In the past couple of years, the national average retail price of gas has fluctuated between a high of $5.02 per gallon and a low of $3.03 per gallon. When prices vary so much, a CPM program’s inability to keep up and FAVR’s fairness become more apparent. Employee complaints during the height of prices in 2022 prompted many businesses to evaluate the benefits of FAVR car allowances.

U.S. avere retail gas prices
Source: GasBuddy

A related concern is the percentage of Americans now living paycheck-to-paycheck: 62% as of November 2023. When money is so tight, your reimbursement’s ability to fully cover an employee’s actual expenses has a major impact on their financial well-being. 

As we saw earlier, unless an employee lives in an area with average costs and drives an average number of miles, FAVR does a much better job than a CPM program at consistently matching the employee’s costs. Plus, FAVR’s predictability helps alleviate at least some of the financial stress.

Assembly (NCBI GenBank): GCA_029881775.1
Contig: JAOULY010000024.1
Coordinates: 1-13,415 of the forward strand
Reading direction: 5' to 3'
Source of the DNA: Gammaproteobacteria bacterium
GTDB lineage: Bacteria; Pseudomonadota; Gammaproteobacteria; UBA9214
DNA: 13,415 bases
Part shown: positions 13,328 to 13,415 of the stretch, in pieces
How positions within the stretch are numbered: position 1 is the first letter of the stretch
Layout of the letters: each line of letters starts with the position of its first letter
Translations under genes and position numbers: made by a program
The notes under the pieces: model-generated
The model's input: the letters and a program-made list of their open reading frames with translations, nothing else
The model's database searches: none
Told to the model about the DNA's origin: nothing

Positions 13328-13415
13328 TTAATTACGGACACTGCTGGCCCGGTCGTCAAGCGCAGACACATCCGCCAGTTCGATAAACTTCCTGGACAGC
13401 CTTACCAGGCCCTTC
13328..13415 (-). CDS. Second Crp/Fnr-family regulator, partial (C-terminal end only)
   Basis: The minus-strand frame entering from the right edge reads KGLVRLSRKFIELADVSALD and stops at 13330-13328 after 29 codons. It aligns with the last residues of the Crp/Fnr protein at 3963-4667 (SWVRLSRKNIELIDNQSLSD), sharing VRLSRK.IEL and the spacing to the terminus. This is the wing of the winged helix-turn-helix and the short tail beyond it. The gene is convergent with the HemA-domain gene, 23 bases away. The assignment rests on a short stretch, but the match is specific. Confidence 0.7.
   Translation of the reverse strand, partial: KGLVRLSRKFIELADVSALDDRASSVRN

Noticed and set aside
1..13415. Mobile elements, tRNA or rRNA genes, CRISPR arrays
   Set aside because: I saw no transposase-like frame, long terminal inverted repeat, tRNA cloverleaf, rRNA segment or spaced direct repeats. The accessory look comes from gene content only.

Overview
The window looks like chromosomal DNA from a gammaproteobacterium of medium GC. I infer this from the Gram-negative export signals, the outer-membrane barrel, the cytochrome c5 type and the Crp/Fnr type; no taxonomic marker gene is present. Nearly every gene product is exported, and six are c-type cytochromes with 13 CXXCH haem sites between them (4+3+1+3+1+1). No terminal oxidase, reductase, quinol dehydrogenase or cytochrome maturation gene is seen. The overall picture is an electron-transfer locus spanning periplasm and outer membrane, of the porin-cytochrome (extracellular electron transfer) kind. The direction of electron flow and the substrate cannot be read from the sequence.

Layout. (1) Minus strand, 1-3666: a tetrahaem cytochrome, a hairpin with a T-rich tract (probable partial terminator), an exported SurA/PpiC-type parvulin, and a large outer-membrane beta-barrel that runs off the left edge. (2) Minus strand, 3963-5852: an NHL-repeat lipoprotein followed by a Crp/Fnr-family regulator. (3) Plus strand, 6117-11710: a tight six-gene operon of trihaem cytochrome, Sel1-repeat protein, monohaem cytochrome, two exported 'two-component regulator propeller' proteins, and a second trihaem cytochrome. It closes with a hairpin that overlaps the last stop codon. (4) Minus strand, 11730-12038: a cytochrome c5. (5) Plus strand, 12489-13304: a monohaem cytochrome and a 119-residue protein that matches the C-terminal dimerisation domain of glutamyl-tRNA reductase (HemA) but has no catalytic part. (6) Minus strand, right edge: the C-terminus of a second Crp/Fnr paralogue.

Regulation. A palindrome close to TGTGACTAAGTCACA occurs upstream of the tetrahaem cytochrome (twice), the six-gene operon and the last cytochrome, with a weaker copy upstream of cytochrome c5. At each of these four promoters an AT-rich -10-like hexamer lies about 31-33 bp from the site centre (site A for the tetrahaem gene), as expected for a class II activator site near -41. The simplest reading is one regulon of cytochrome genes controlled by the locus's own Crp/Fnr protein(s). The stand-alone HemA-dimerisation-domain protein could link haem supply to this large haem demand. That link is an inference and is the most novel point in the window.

On the regulation side, the Tax Cuts and Jobs Act also makes it more important to fully cover an employee’s vehicle costs. Effective January 2018, it eliminated most taxpayers’s ability to claim unreimbursed employee expenses as a deduction. Before, employees could at least claim any difference as a deduction and reduce their taxes. Now that option is gone.

Moreover, as more and more companies adopt FAVR car allowances, it’s increasingly likely a potential hire will have experience with FAVR at a prior employer. They’ll want to know that your vehicle program offers them the same fairness and predictability.

Still unsure if FAVR mileage reimbursement is the right fit for you? We can help you conduct a no-risk assessment and recommend the best programs for your circumstances.